There are some states across America that do not charge taxes on lottery winnings. They are: Washington, Texas, Tenessee, South Dakota, New Hampshire, Pennsylvania, Delaware and California. The states with the lowest taxes (4% and less) are: Colorado, Missouri, Indiana, North Dakota, Oklahoma and Virginia.

Arizona, Illinois, Iowa, Kansas, Maine, Massachusetts and Nebraska charge a 5% tax on all lottery winnings. The states that charge the highest lottery taxes are: Washington, D.C., Oregon, New York, New Jersey and Maryland. Their lottery taxes exceed 8%, with New Jersey charging an enormous 10.8%.

Individual cities also benefit from lottery taxes. Compared to federal and state taxes, these are quite low. These tax rates rarely exceed 3%.

You can choose to accept your lottery winnings in a lump sum or in annuity payments, receiving installments on a yearly basis. Each of these options is taxed at 25%, but you should note that the lump sum total is always smaller than the total of the annuity payments.

So, a $20 million lottery prize will vary greatly depending on where it is won and how you choose to be paid. For example, if you win the lottery in California, your lump sum prize would be worth $11.25 million and your annuity payments would total almost $15 million by the end of 26 years. If you win the lottery in New Jersey, your lump sum would be worth $9.5 million and your annuities would be worth just over $12.8 million.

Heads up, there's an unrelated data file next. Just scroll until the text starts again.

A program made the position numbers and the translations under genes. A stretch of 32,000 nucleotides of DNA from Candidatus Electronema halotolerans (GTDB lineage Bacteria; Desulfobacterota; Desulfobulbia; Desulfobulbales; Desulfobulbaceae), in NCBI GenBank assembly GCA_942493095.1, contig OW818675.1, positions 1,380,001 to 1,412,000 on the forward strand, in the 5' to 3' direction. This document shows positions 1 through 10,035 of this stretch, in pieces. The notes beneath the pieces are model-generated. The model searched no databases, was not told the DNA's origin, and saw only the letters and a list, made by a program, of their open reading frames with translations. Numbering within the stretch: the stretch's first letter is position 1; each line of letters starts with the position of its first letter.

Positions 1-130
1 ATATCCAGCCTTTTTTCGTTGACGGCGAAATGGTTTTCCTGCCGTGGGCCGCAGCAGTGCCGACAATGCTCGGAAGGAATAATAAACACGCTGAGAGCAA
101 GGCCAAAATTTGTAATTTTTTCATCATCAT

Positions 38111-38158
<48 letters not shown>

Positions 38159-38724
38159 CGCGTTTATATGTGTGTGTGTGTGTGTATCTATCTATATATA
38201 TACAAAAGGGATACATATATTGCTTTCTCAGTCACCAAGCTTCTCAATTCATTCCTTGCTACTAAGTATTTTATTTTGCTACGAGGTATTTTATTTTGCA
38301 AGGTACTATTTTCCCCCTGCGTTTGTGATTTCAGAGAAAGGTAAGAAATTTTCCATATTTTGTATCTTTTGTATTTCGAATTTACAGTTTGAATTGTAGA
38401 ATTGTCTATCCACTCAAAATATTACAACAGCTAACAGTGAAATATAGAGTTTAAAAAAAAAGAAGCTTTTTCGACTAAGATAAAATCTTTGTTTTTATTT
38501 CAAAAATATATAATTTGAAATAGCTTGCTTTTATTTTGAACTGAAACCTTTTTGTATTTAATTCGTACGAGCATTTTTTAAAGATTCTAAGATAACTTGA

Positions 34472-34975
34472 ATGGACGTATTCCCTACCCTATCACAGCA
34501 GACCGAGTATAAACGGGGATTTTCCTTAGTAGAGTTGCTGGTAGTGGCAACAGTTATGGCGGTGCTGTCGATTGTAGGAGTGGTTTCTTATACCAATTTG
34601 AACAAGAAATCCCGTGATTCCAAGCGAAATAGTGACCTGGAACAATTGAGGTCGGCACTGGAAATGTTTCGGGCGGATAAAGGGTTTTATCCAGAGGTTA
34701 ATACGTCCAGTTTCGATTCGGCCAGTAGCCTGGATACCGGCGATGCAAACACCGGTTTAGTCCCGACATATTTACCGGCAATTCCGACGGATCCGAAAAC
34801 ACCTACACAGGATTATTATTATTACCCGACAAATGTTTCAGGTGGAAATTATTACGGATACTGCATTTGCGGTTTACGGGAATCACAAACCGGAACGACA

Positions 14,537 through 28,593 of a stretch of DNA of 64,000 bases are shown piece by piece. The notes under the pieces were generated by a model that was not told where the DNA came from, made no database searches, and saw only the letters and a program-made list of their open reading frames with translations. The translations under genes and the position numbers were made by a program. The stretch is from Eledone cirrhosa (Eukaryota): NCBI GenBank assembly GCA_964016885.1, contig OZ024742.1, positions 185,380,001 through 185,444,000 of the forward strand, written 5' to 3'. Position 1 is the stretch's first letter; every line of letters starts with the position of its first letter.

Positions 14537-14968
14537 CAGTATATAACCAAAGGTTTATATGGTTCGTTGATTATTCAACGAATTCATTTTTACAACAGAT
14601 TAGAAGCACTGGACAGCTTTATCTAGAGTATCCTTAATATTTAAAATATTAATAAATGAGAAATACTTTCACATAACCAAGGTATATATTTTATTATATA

What Is an IRS Tax Settlement and How Can It Help You Resolve Financial Strain?

Unresolved tax problems are some of the most difficult personal issues that you can face, and they can impact every facet of your life. If you get behind on filing your taxes or you don’t pay the appropriate amount of tax when it’s due, it is very easy to get into debt with the IRS. In order to get your finances back on track, you need to settle up with the IRS as soon as possible. If you are unable to pay the full amount that you owe, it’s possible that tax advocates can organize a settlement agreement with the IRS on your behalf. This settlement will make it possible for you to pay off your debt in a realistic manner so that both you and the IRS get what you need.

One of the major problems with tax-related debt is that it will continue to grow as penalties, fees, and interest are applied to the initial outstanding balance. That means that the longer you wait, the more money you’ll owe to the government. This pattern can very quickly create a situation in which, given the realities of your employment and financial situation, you cannot possibly pay back the amount you owe. If this happens to you, the good news is that it’s not the end of the world. There are a number of methods to deal with such situations, and a number of professionals who are highly trained to provide tax relief information and assistance to clients just like you. One of the primary options that your tax advocate or attorney will likely propose is a tax settlement.